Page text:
A mural of an especially cuddly-looking Taj Mahal brightens one wall of Koyla's softly-lit dining room. The motif continues as painted chili peppers wind around the room behind an ample buffet, served alongside champagne on the weekends.
A gallery of masterpieces showcases stunningly virtuosic renderings—which are especially impressive considering they were created by kids. While fostering a friendly, cheerful atmosphere, instructors teach classical art skills to classes of up to 12 students at a time. During weekly classes, the skilled instructors demonstrate how to realistically illustrate animals, figures, and still-life scenes using traditional media. "Creativity follows mastery" is the KidsArt philosophy, so they designed the sort of program they imagine the old masters would have approved. Planting graphite sticks and paintbrushes in pupils' hands, instructors teach color mixing, show students how to break an image into its component parts, and instill necessary behaviors such as focus and patience. Programs include individualized drawing and painting lessons and special-topic workshops, such as clay sculpture, figure drawing, and Anime/cartooning.
Within Color Me Mine's studio, more than 400 premade bisque pieces stuff wooden shelves that line the walls, inspiring budding artists of all ages as they create gifts and keepsakes with a handmade touch. More than 60 pigments boast a toxin- and lead-free formula to ensure bowls and platters are safe to eat out of without blocking patrons' x-ray vision. Once artwork dries, staffers dip the painted pieces in glaze and draw out their vibrancy with a stint in the kiln, readying them for pickup in a week or sooner. Though Color Me Mine welcomes solo painters and families, large groups can also commandeer the space to celebrate weddings and youngsters' birthday parties. Alternatively, the studio's artisans can supply off-site festivities or decorate drab evil lairs with ceramic-painting equipment.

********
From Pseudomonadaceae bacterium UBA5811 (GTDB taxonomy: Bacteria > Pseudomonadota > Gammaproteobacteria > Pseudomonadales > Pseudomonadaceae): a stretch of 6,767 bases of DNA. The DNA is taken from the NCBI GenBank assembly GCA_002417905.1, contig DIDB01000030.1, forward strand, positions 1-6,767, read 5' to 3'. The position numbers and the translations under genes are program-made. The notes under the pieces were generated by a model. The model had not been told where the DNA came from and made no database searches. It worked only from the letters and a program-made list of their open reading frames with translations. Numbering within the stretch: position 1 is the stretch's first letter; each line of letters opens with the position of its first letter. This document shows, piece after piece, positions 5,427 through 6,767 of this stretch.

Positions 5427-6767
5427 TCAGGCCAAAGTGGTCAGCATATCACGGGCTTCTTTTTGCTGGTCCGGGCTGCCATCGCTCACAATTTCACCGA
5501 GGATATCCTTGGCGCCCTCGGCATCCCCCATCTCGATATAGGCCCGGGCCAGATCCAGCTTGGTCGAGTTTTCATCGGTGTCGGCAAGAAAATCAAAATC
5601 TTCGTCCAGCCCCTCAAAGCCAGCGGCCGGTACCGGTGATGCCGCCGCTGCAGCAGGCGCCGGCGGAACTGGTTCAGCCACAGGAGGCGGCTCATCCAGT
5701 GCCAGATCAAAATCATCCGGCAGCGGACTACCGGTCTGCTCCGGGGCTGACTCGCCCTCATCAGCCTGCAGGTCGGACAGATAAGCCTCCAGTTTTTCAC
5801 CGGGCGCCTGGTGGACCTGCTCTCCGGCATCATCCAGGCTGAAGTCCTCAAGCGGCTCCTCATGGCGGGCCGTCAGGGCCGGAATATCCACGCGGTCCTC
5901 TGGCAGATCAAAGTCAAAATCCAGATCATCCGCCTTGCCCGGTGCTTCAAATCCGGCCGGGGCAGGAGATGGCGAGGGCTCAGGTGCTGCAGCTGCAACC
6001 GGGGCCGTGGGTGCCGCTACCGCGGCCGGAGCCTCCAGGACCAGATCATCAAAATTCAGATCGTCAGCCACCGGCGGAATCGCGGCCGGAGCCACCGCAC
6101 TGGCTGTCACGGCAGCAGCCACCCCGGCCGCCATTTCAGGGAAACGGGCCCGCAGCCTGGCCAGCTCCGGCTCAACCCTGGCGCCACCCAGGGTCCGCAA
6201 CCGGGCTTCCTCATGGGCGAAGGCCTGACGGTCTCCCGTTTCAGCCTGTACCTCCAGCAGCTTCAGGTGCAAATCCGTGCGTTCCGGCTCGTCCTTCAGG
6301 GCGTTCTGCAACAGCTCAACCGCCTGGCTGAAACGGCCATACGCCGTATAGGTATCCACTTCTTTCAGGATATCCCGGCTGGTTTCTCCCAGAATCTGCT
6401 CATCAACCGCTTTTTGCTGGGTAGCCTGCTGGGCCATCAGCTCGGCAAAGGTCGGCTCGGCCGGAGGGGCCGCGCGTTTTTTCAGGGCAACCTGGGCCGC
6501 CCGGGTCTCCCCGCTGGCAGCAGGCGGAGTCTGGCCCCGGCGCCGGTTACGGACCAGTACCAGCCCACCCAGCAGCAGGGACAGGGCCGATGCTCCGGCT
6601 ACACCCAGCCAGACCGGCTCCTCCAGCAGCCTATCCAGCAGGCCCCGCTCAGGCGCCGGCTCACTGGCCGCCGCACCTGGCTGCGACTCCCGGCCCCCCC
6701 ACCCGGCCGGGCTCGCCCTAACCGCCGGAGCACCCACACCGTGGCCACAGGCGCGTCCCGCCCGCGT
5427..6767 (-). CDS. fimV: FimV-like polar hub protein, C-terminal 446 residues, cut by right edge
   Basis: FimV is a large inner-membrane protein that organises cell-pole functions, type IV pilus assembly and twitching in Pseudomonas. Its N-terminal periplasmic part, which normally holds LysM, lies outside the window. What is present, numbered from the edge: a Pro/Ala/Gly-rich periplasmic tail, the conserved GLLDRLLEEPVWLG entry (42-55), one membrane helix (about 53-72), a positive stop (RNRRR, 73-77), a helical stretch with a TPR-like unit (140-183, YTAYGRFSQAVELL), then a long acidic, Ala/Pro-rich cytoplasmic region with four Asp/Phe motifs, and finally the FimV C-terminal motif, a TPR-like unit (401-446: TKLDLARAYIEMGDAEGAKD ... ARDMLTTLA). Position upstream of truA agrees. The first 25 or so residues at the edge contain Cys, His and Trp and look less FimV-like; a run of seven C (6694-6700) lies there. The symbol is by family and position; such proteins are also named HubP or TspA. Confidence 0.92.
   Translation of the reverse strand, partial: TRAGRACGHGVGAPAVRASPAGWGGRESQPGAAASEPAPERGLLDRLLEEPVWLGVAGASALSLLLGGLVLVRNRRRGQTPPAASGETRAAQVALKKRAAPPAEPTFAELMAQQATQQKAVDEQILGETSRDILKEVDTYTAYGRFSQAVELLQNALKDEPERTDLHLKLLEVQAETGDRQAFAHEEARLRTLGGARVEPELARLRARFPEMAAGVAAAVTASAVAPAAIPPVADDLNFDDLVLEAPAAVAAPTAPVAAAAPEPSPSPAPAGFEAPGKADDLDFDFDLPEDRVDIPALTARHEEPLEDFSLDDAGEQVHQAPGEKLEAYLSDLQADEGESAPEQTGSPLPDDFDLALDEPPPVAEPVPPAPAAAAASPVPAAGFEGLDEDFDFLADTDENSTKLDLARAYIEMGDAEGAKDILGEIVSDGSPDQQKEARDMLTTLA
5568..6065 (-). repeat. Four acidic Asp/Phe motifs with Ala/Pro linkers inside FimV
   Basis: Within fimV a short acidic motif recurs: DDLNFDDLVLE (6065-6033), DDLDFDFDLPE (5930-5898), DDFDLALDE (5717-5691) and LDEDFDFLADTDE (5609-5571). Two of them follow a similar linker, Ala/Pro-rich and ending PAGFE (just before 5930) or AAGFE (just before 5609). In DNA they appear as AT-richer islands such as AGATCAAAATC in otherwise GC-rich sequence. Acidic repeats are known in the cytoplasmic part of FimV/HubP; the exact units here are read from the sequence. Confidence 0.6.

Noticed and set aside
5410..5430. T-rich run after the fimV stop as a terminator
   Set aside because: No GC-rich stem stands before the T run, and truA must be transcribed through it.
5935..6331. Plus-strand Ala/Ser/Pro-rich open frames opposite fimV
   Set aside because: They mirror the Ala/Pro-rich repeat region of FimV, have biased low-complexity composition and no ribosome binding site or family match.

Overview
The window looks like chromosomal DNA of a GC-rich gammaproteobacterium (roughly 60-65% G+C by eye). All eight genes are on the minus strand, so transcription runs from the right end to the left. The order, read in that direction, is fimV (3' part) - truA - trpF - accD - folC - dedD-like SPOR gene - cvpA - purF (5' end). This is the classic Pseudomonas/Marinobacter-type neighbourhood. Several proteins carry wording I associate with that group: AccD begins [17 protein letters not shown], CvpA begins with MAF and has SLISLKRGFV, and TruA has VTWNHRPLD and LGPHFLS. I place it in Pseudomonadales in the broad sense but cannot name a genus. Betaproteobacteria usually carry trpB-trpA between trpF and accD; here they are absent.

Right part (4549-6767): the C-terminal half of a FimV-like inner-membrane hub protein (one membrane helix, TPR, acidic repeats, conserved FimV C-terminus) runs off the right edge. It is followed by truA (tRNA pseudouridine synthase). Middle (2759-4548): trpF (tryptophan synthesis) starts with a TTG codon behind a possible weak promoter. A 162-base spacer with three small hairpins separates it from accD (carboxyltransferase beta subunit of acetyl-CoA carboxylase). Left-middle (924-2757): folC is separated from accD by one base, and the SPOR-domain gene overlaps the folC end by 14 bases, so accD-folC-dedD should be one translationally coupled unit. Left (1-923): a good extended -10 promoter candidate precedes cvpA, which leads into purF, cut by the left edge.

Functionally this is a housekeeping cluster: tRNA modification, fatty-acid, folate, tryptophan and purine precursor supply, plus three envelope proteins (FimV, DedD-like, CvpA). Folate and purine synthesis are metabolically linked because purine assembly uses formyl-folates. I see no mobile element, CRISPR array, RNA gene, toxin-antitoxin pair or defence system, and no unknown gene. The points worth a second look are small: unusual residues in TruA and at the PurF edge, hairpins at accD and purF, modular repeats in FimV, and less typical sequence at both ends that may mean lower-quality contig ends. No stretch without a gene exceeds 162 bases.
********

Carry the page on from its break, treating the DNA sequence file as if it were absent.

From the bustling streets of Times Square to the equally vivacious streets of Hong Kong, people walk around with smiles after enjoying the japanese barbecue cuisine at Gyu-Kaku. The restaurant has more than 700 locations worldwide, each rooted in the belief that some of the strongest bonds between friends are forged at the dinner table. Groups dine on a huge variety of Japanese dishes, from popular meat and veggie dishes such as Harami Skirt Steak, Kalbi Short Rib, and Mushroom Medley - to unique Japanese-American appetizers such as the Spicy Tuna Volcano, Pork Gyoza Dumplings, and Chicken Karaage. The real excitement takes place around individual grills, however, where diners can barbecue their own slabs of filet mignon, grilled ahi tuna, or chicken with basil sauce until they are ideally tender or encircled by on-duty firemen.